The basic message of this passage is that in Christ the old distinctions between the various groups have fallen away. In Christ they are all new and thus belong to a new community or people. The nature of this community they now belong to and its relationship with God is different than a faith or loyalty based on adherence to the Law. So, all people, wherever you came from have had to leave behind the old and embrace this new identity in Christ in becoming part of this new Covenant relationship between God and God’s people. They all had to change, not just some.
So, in essence it means that when one follows the way of Jesus one participates in a new reality in which the barriers that existed between God and people and between people because of the power of the Law have fallen away.
To go, in faith, beyond barriers then means that in following Jesus or ‘his way’ we must do everything possible to do away with barriers that may still exists between God and people and between people – especially those barriers grounded in adherence to the Law as a way to regulate our relationship with God. To put it differently: We must do everything we can to do away with the ‘Pharisee’ within us – that part of us that still speaks about our own goodness (or works or our way of life as the only legitimate way) as a way to find favour with God and others or as a way to salvation. And then, because we see ourselves as such, to call upon others who are ‘not like us’ God’s wrath and judgement which easily leads to oppression of one over another. This is the power the Law has over those who adhere to it or who base their religious experiences on something which has the same power as the Law. Braking down or going beyond barriers may thus mean going against the accepted norms of society. We must do away with presenting God and thus God’s will and nature as something else than what we see in Jesus’ life, ministry, death and resurrection.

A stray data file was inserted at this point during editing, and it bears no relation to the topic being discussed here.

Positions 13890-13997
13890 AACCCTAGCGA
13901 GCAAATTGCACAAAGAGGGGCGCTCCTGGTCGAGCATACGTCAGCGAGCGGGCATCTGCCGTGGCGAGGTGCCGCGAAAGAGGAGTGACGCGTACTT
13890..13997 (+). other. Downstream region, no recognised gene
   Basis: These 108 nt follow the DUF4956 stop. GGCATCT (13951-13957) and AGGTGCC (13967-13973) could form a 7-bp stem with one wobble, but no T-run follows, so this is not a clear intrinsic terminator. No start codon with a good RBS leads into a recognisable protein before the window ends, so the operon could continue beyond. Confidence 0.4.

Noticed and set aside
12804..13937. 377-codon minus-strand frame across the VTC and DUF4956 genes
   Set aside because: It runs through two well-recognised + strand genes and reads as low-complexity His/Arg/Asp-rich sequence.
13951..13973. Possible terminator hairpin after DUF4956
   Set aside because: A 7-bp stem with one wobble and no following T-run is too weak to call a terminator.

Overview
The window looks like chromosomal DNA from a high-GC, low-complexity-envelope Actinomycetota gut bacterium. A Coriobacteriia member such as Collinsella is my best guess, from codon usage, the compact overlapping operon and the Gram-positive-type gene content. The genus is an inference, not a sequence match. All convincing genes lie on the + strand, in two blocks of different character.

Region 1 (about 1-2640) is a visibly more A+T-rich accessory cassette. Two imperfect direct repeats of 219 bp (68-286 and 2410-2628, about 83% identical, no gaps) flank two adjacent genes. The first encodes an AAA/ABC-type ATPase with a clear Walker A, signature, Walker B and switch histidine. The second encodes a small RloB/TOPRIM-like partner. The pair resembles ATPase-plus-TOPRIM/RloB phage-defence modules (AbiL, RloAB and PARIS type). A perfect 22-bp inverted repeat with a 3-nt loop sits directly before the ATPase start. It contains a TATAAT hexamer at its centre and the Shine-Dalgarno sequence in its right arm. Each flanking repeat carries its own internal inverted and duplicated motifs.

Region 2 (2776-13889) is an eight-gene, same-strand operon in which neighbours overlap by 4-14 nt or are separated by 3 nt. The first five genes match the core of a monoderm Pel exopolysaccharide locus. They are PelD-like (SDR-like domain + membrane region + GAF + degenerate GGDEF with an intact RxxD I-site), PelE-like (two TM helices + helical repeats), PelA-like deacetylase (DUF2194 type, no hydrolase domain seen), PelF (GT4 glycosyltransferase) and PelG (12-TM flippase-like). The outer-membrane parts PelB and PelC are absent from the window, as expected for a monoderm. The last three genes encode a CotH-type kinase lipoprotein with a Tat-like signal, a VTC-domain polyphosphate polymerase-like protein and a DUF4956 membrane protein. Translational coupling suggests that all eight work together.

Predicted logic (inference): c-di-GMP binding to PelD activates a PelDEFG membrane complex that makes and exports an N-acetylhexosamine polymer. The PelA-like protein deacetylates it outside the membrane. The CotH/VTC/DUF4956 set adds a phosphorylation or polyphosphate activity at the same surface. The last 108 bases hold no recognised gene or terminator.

It is in giving expression to this new reality that we find ourselves in as a result of following Jesus that we are united – a new humanity. This reality is made up, just like the early church, of many different people with many different accounts of what it means to follow Jesus and how to live as Christians in the world. In this space we are then invited to listen to one another and together find ways of expressing our unity as a church in ways that will help all to (re-) connect with God and with each other and even with ourselves in ways that bring about reconciliation.
To summarise: Barriers can come from many different places, for example, race, gender, sexual orientation, economic status, political aspirations and so much more, – but are primarily the barriers put up by the ‘Pharisee’ within ourselves – as individuals and as a faith community: To base our faith and thus our lives on that which keep some people out in oppressive ways and others in. Faith is to go the way of Jesus – a deep loyalty to Jesus and his way which is the way of the kingdom of God. To go is to risk, to take action, to do everything possible to make the kingdom of God (as the way of Christ) visible and happening in our own lives, our own communities and the world at large. And to go beyond is to always go beyond where we currently are, especially when we experience the now or current as a barrier of some sorts, in order to make the new reality or the new humanity or our new unity in Christ possible. Perhaps we can even give Ephesians two the title of: ‘The hospitality that welcomes the ones who are different.’ In this hospitality we find our unity remembering that in Jesus God welcomes those who are different than God – and that is all of us. Without this welcome and thus the welcome into the new humanity in Christ we would all be lost in our own sinfulness and darkness.
Let us go in faith beyond barriers for as we have seen in Ephesians two, it leads to God’s grace and our faith coming together in life-giving ways so that we may do what God has in Christ prepared for us to do!